Poet and breast cancer survivor Anne Boyer recently published a raw and deeply personal book titled, “The Undying,” in which she opens one chapter, “Every month is Pinktober when you have breast cancer, and every actual October is a season is hell. The world is blood pink… the pink ribbon cop cars and pink handcuffs and pink spirit-wear and pink ping-pong balls and pink plastic water bottles and pink revolvers should not be mistaken for a progress that the dying women somehow disappoint. Pink ribbons adorn the objects and processes that kill people.”
The Pink Ribbon’s Disputed History
Boyer goes on to chronicle a brief history of the pink ribbon in breast cancer world: in 1990, she writes, an activist named Charlotte Haley (whose grandmother, sister, and daughter) all had breast cancer, began handing out the pink ribbons in an effort to urge the government to dedicate more than the five percent of National Cancer Institute (NCI) funds they were putting toward cancer prevention.
Shortly thereafter, the story goes, Self Magazine and the makeup company Estee Lauder pitched a marketing partnership to Haley, who turned it down because she felt it too commercial. But the company moved forward with the pink ribbon anyway (changing the pink hue, Boyer writes, from the peachy pink of Haley’s ribbons to a more classic pink, for legal purposes).
By 1993, Boyer writes, “Avon, Estee Lauder, and the Susan G. Komen breast cancer charity were all selling pink ribbon products. By 1996, breast cancer was declared, as a corporate charity recipient, ‘hot.’”
It’s worth noting that the story does not match up with the pink ribbon origin story as told by the Susan G. Komen Foundation, which claims to have used the pink ribbon since the 1980s, when the first Race for the Cure logo incorporated the ribbon.
Where, Exactly, Does the Money Go?
The pink ribbon’s history, however, is not quite so important as the way the symbol is used today—and the responsibility that falls on all consumers to do their research before blindly believing that anything pink is going to save lives.
A lot of pink products do a good job of sharing exactly how much they plan to donate to breast cancer research, and where those funds will go. The pink Cape Cod potato chips, for instance (potato chips’ health effects notwithstanding), clearly lay out the amount and destination for its contributions on the back of the package.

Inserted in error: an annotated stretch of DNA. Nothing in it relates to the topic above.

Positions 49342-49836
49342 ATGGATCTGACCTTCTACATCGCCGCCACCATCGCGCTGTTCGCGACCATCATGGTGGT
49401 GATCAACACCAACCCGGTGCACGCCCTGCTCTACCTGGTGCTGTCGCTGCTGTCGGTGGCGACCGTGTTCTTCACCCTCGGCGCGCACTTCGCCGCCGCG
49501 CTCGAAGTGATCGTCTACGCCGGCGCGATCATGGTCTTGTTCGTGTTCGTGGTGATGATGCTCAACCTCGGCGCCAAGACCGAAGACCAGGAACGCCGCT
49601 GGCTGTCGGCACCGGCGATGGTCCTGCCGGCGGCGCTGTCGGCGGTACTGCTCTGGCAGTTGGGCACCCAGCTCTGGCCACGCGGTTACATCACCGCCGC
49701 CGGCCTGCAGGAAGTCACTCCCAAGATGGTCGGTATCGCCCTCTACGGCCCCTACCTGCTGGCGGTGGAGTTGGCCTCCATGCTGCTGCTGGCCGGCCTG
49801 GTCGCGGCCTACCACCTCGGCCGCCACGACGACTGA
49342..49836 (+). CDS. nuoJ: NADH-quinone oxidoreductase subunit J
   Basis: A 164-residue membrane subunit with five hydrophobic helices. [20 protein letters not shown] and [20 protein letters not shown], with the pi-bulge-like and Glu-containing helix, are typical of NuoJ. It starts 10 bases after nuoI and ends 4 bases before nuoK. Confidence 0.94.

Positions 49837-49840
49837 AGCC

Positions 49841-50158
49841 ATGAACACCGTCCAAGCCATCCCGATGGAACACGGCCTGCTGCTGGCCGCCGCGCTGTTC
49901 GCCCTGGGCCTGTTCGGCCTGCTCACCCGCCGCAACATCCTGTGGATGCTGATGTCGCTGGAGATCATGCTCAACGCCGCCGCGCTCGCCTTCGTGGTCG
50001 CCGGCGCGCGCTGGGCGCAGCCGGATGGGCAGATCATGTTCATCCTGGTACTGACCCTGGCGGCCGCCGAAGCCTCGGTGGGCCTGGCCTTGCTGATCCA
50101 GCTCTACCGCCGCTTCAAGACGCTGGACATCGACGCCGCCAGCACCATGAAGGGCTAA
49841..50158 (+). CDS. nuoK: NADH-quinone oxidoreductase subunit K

This information is also easy to find on Cape Cod Chips‘ website. For some products, however, it’s harder to find information about where the donations end up – if the pink ribbon is symbolizing a donation at all. After all, Think Before You Pink, a project started by the organization Breast Cancer Action (which is strongly against the commodification of breast cancer awareness), points out on its website that “Any company can put a pink ribbon on its products. The widely recognized pink ribbon symbol is not regulated by any agency and does not necessarily mean it effectively combats the breast cancer epidemic.” That’s why Think Before You Pink encourages consumers to look into the actual monetary pledge and where it’s going before buying a pink product.
“When people purchase pink ribbon products, they are wanting to do a good thing, but many companies are simply interested in raising revenue,” Breast Cancer Action’s resource liaison Zoë Christopher said. “It’s shameful they do so on the backs of breast cancer patients… Taking a little time to ask the right questions is well worth the effort.”
Kelly Shanahan, a breast cancer survivor and the medical director of the breast cancer organization MET UP, which pushes for direct action to change the landscape of metastatic breast cancer, told SurvivorNet that, when it comes to making a difference in breast cancer survival, increased research funding is key.
“To bring awareness to those of us that are not the rosy, pink happy, rah-rah stories… we can emphasize the need for research,” Shanahan said. “We can all use our voices to call our elected representatives, demand more funding through the NIH.”